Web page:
Option 2: Agreed upon procedures
These are heavily tailored reports that have a very specific scope, agreed at the outset and usually focussing on either a single area or business system. This is the most flexible assurance procedure and it can therefore be tailored to cover a number of different areas that are of interest to management. This ability to ‘pick and mix’ what is covered makes it an appealing option to both audited and unaudited businesses, providing them assurance on areas where management want the help of a third party to mitigate risk or for recommendations where systems are not being reviewed by other types of assurance. Due to the targeted nature of these reports they are the most cost effective option and generally have the least impact on businesses resources and managements time. However, it is worth remembering that a report would not be filed with a set of accounts on the public record.
There are a number of assurance options available to businesses other than the full statutory audit, which can be employed by Directors to help address risks they have identified and where the input from an independent third party is desired. Every business is of course different and it may be that a one-off report is the answer, or instead a regular annual report or a variation of these which could change year-to-year. The most important thing regarding this is for management to be aware of the options available to them, and to discuss their needs with a professional accountant or auditor so that they can help identify an assurance solution which satisfies the business’s needs.
If you have any questions concerning the above, or anything relating to auditing, please get in touch with your usual Rickard Luckin contact or speak to Shaun Labbett directly at email@example.com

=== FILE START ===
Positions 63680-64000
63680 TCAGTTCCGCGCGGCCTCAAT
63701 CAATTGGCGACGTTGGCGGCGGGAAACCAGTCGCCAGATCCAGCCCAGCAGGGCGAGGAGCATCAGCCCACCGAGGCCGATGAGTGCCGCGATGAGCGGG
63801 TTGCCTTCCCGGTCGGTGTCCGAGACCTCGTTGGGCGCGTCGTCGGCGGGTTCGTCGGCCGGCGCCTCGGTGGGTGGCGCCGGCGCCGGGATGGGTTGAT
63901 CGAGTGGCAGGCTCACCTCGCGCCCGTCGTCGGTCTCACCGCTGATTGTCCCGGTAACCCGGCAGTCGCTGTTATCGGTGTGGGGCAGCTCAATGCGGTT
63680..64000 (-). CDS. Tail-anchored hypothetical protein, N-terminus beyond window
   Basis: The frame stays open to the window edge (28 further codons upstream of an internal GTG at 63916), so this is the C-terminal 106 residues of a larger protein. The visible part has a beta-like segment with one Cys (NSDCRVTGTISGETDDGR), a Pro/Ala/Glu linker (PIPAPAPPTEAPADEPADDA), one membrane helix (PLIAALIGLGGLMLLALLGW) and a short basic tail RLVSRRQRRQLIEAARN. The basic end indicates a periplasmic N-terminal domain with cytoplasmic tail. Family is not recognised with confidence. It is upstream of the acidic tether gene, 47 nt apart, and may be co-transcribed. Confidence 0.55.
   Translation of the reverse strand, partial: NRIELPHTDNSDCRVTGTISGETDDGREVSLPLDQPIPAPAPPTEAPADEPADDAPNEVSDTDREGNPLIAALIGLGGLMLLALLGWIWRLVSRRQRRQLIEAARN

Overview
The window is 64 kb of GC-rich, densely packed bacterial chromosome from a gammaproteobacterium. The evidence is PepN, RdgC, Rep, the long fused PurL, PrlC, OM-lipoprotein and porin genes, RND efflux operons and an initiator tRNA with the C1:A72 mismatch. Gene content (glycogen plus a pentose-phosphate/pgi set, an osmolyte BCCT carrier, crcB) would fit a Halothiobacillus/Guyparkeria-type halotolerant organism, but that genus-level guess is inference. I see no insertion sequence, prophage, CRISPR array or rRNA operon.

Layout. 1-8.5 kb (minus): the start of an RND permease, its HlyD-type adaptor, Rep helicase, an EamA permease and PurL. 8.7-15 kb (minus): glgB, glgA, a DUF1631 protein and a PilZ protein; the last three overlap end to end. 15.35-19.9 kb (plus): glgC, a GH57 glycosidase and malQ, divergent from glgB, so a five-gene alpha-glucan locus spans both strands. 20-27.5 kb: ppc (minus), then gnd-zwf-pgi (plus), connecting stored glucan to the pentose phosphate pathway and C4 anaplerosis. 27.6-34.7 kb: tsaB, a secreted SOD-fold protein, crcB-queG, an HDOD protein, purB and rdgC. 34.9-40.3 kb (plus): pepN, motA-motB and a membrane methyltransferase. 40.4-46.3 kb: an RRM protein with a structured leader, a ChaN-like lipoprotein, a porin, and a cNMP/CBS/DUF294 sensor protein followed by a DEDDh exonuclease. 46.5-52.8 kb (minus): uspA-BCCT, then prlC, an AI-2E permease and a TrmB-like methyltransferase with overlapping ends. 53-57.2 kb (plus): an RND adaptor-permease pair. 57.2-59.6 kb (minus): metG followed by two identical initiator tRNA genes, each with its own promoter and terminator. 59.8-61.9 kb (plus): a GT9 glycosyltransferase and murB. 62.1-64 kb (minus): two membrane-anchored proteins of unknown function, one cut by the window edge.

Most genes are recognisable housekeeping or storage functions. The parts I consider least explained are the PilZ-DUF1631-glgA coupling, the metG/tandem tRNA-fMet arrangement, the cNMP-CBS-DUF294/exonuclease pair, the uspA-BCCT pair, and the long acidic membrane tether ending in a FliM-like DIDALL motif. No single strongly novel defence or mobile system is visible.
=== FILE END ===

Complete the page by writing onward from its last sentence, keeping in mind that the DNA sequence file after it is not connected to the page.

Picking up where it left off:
Parts in this series
- Part 1: “I thought you were doing that” – A consideration of the responsibilities of both parties and importance of communication.
- Part 2: The Limitations of Statutory Audits – Highlighting the limitations of statutory audits and some areas that may not be covered by them.
- Part 3: One Size Doesn’t Fit All – A look at alternatives to statutory audit and when they may be of use to both businesses subject and not subject to audit.
Still to come
- Part 4: A Risky Business – A review of the importance of identifying and mitigating business risks and how these can link with audit risks.
- Part 5: Materiality – An explanation of the principal of materiality, how this is calculated and why it may differ from management’s expectation.
- Part 6: Watchdogs or Bloodhounds – A discussion on the role auditors play in identifying criminal activity, fraud and deliberate errors.
If you have any questions about the above, or would like more information specific to your circumstances, please enter your email address below and we will get in touch: